It can be terrifying if a car dies while driving, especially when you don’t know why it happened. Many things can cause a car to suffer such a car died while driving, but you need to know the following factors to apply the proper treatment at the right time.
7 Causes of Car died while driving
# Fuel does not reach the engine
The fuel delivery system needs to be compatible with the engine’s needs, significantly when the vehicle is accelerating. Fuel injectors need to be constantly supplied with fuel to maintain good operation.
One of the first reasons is running out of fuel. If your vehicle’s fuel tank still has power, but it’s not reaching the engine, it’s either a fuel filter, a clogged fuel line, or a faulty fuel pump.
How do I know if the fuel filter or fuel line is clogged? Observe whether the vehicle’s engine power is lost, whether the engine is burned or stopped, it will be clear.
In addition, engine failure can also be caused by faulty fuel injectors, poor quality fuel pressure regulators, or contaminants in the fuel.
Finally, having water in the gas tank is akin to fuel injector problems. You need to check overall performance, motor jerking, and stalling.
# Broken or broken belt
Another principal reason is a broken timing belt. Maybe even before the engine stalled, this belt was broken or had some ominous warning signs in advance.
Many people think that the engine will not start at this point or work very poorly if it starts.
Sometimes the timing belt can become worn and loosen a little, affecting the engine timing and can even cause the timing belt to slip.
When the timing belt is stretched or stretched, it will not energize the vehicle as desired, especially when the load is heavy. It will make the fuel economy poor and easily cause the engine to explode regularly. It is also a possible cause of engine death while driving.
If the timing belt is completely broken, it will stop running and cannot be restarted. This will cause massive damage if the ‘jam engine’ motor breaks down while you are driving.
# Engine overheating
Engine overheating is another common reason why a car stalls while driving. It could be due to a lack of engine coolant or a problem with the coolant being pumped around.
It can also be due to a lack of coolant flow due to a damaged water pump, broken timing belt, or too low pressure in the cooling system.
The way to tell if the water pump in a car is broken is when the engine overheats, leaks coolant and observes steam coming out of the engine compartment.
A coolant leak will also cause engine temperature problems of the radiator, the coolant duct, or even the radiator cap.
For a radiator cap, poor quality can cause unexpected problems. So regularly observe whether the engine is too hot, the coolant level is not too low, the radiator hose is in good condition, the steam from the engine when driving, and the coolant is leaking or not.
# Can a car battery die while driving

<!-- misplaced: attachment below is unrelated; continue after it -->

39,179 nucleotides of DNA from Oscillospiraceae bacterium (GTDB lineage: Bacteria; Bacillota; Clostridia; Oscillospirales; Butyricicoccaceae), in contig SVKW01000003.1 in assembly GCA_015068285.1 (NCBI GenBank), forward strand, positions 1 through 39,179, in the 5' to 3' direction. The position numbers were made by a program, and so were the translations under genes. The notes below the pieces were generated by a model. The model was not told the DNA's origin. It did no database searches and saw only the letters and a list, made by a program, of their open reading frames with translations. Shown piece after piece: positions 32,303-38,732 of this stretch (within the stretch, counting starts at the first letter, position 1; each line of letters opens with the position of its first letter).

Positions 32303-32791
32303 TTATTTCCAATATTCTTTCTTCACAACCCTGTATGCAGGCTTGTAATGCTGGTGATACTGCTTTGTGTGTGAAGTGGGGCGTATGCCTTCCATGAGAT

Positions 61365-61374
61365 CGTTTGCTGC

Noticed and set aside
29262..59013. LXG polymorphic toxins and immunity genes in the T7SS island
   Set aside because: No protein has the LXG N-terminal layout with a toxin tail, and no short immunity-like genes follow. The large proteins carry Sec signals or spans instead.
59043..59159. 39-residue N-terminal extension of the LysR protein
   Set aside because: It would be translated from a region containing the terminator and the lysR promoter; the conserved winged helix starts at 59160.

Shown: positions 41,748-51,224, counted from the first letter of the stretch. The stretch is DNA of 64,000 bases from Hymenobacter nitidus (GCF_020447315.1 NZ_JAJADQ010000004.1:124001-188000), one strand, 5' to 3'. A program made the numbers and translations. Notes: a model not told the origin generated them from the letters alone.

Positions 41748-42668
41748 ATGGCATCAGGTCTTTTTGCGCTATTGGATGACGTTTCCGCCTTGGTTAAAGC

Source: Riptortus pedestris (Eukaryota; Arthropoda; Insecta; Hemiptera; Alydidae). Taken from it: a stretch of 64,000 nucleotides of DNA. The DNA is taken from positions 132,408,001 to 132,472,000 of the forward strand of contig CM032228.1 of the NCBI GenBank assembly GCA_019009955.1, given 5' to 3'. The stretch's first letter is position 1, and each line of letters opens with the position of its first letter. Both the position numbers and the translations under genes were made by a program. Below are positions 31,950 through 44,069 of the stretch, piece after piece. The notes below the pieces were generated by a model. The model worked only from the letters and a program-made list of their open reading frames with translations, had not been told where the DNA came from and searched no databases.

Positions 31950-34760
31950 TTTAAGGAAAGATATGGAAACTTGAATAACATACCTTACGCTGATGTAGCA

Today’s modern convenience cars are fully equipped with electronic and utility systems to draw energy from the car’s battery continuously. The “life” of a car battery will be calculated by charging and discharging thousands of times before it starts to fail.
If there’s a problem with the battery, your car’s lights won’t come on. It should serve as a warning sign weeks or months ahead when it becomes more severe.
A battery that is supposed to work properly should have a voltage of about 12.6V when charged. And this number is about 14V when the engine is running. Below those standards will lead to engine performance problems and possible engine stalling, especially when idling or at low speeds.
# Generator is faulty or does not charge battery
Generators in cars are to “substations” that provide most of the electrical energy needed for the vehicle while driving and charge the battery.
So when you realize that the ECU has a problem with the amount of electricity coming from the generator with the sign of the car flashlight on the dashboard, you know your device is having trouble.
Several other factors include the car not starting, the headlights dimming, and the engine not working anymore.
A generator, in regular operation, will provide from 13 to 14.8v to the battery. Starting the engine in a car will drain the battery by about 3%. So the car needs a lot of extra energy if it wants to restart the machine.
That is why you need to charge enough electricity into the battery when the car is running so that it does not lose the remaining charge that directly affects the operating state of the engine and is easy to disconnect.
# Auxiliary belt is broken or badly worn
A zigzag, broken belt can also cause a car to die. The strap is responsible for rotating the generator while the engine is running. It connects the alternator to the rotating crankshaft and activates the alternator to charge the battery.
So, when the belt slips out of the alternator rotation or fails, the alternator won’t run to provide any power to the battery. It even makes car flashlights flicker.
Some cars will have a separate belt just for the generator, or others will have an auxiliary belt for the water pump. If any belt is damaged, the engine will also overheat and stop the engine.
#Engine sensor degradation
The engine in the car works thanks to a series of sensors that provide real-time information to the engine management unit.
Necessary sensors include mass airflow meter (MAF), crankshaft and camshaft sensors, manifold pressure sensor, and fuel pressure sensor.
If one or more sensors fail, the performance of the motor will be severely affected. Specifically, your car’s warning light will continuously flash on the dashboard before the engine stops running.
If you already know why the car died, please pay attention to the factors mentioned above in the article to not let your car die in this situation!